and the whole desensitized to violence thing is not true for each individual kid. I was watching horror movies like Nightmare on Elm Street and Friday the 13th regularly as a pretty young kid at like 9 or so. They never really scared me. I found them funny. I have not taken anyone out with a machete yet. I have never even thrown a real punch in my entire life.

    Now my kids are not like me. They would pee themselves and cry for weeks if they saw a horror movie. They were terrified and had nightmares just from watching the trailer for Annabelle that came on tv. Ghostbusters scared them. I don’t know how I got such wimpy kids about that, but I did. So while one kid can handle something just fine, other kids may not. So its up to the parents to make that call.

  6. Donna March 31, 2015 at 7:59 am #

    This is again the inability to tell the difference between “I don’t like it” and criminal or neglect or abuse. Personally, I don’t think kids should play these games (heck, I’m not keen on adults playing them) and I think it’s poor parenting that a friend plays them with his 5 year old sitting on his lap. But poor parenting and criminal behavior are actually two different things. Occasionally they intersect, but not always.

  7. delurking March 31, 2015 at 8:29 am #

    Around about 20 years ago, when I was in college, one of the professors in my department would come in at night to the computer cluster with his three daughters (ages 9, 12, 15, I would guess) and they would all play Doom against each other. No, not the cooperatively play mode.

  8. Emily March 31, 2015 at 9:10 am #

    I agree with Warren. I mean, what good is a “parental guidance” rating on a movie or a video game, if the parent provides “guidance,” and deems the game acceptable, but that’s overruled by the police and Child Protective Services? Every child is different. I can see a teacher being worried if one of the kids starts acting in a violent way (legitimately violent behaviour; not like the L-shaped Pop-Tart situation), but in that case, the correct course of action is to talk to the child, then the parent(s); not to call the authorities right away. So, does “PG” now stand for “Police Guidance” instead of “Parental Guidance?” How are there even enough police officers and CPS people available to micromanage families’ entertainment choices, while also staying on top of the real crimes and abusive situations? Confession time: I played violent video games when I was a tween/early teenager. At the time, those games were things like Doom, Heretic, and Duke Nukem 3D, and I didn’t grow up to be a violent person. I don’t even like those games now, but I think I had to be exposed to them to come to that conclusion. If you ban something outright (barring a medical reason, like an allergy), then it’s just going to become a “forbidden fruit.” Even if kids continue to enjoy these types of games when they get older, that’s fine, as long as they learn the difference between reality and fantasy, and that the violent behaviour should stay confined to the screen. Unfortunately, I don’t think the police and CPS people have grasped that.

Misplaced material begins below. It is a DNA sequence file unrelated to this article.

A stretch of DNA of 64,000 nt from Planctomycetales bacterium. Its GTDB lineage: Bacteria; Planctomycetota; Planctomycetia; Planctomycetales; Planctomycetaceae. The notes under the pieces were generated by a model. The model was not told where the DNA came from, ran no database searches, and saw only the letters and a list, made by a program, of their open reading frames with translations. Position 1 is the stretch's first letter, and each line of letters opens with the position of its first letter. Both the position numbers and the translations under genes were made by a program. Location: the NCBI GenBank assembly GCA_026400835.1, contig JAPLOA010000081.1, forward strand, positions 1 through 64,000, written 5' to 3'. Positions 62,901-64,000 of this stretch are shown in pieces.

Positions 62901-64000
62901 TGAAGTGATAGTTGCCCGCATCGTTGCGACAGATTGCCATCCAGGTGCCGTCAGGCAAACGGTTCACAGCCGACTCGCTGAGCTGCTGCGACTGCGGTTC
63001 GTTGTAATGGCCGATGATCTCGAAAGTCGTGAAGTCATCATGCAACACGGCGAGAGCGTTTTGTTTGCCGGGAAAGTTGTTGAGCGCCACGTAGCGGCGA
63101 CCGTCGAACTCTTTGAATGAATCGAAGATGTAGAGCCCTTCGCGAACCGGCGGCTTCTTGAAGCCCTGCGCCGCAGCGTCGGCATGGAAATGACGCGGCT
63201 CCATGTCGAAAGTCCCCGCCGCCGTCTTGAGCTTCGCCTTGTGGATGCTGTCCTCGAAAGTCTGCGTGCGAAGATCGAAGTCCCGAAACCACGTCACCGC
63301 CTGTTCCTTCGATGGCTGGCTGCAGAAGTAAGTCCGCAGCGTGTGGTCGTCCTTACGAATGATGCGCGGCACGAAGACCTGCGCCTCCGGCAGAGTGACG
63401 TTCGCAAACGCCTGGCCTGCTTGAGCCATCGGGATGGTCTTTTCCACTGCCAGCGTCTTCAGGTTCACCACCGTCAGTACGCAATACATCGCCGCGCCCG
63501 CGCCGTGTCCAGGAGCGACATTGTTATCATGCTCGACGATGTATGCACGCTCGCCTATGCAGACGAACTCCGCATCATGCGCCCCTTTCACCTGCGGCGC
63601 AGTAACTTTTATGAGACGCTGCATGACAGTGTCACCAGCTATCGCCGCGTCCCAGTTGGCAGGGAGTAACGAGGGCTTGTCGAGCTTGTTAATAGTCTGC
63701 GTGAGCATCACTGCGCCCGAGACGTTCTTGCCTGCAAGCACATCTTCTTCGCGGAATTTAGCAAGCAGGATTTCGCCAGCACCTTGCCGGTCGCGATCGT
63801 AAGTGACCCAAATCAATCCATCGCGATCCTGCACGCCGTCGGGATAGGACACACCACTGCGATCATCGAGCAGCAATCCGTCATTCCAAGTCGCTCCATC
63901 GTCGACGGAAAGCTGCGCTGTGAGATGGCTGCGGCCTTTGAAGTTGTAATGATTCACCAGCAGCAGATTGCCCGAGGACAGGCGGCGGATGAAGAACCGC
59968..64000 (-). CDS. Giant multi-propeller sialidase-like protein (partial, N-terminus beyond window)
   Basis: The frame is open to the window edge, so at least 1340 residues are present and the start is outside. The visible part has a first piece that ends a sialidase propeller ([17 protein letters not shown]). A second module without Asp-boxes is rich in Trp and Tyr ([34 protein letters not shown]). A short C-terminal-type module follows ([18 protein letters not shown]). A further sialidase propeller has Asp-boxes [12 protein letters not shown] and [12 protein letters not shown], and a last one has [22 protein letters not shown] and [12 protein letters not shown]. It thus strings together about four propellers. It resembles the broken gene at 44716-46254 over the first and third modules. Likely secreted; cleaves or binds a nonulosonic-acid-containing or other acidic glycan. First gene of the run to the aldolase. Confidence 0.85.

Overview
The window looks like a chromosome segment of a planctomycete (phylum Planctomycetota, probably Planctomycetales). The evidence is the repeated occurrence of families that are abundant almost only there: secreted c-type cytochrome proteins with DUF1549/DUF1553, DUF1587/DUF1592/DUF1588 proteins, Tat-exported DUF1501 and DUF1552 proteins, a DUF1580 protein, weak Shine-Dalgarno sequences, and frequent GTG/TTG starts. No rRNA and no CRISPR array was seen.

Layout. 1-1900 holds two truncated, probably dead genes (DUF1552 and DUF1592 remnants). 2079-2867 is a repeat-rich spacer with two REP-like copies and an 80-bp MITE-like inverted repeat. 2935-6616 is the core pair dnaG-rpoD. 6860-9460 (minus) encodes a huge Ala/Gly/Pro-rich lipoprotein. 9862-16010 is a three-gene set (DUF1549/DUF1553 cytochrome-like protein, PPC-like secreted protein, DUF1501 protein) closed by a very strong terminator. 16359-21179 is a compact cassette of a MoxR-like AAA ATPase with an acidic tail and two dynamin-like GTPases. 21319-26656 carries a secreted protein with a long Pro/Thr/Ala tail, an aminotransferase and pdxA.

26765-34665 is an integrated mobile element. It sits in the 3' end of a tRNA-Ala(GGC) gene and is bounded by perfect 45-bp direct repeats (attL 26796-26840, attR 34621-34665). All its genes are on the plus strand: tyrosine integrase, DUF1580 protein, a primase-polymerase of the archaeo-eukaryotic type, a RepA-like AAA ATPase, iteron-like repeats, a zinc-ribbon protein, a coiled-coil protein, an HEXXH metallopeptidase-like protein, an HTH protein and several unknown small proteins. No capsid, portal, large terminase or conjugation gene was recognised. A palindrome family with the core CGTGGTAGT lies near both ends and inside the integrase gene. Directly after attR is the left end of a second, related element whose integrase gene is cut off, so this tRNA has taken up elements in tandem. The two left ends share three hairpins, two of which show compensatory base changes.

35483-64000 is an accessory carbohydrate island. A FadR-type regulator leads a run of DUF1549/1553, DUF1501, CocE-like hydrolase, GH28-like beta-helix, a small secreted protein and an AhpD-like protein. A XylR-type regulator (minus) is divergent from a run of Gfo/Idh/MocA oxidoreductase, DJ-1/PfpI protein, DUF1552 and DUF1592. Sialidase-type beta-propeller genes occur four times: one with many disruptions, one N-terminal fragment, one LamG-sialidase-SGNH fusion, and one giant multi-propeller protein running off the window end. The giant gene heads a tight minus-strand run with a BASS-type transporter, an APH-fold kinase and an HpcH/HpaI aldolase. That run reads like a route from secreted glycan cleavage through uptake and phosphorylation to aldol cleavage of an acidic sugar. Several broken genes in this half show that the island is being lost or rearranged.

9. caiti March 31, 2015 at 9:15 am #

    Oh, no more video games, ok so just send your kids out to play at the park– no wait, that’s “illegal” too.

  10. Crystal March 31, 2015 at 9:34 am #

    I’m an American living in England, and it has been my experience that the whole country finds extreme government interference to be the norm, and barely questions it.

  11. Peter March 31, 2015 at 9:38 am #

    Video games do not contain violence. They contain simulated violence. Conflating violence and simulated violence is like claiming you mastered table tennis by playing Pong. To a gamer, the simulated violence (and simulated table tennis) are simply ways to earn points in a video game. It does not lead to mastery of, or even interest in, the real-life activity being simulated.

  12. BDK March 31, 2015 at 9:42 am #

    I think this is definitely over reaching. If they want to stop kids from playing violent games, they should have stricter rules on kids playing them or make them illegal. I personally won’t let my kids play games, violent or otherwise. They need to be outside playing.

  13. Michelle March 31, 2015 at 10:04 am #

    BDK, if “they” want to stop kids from playing violent games, they should tell their children no. My children are none of their business.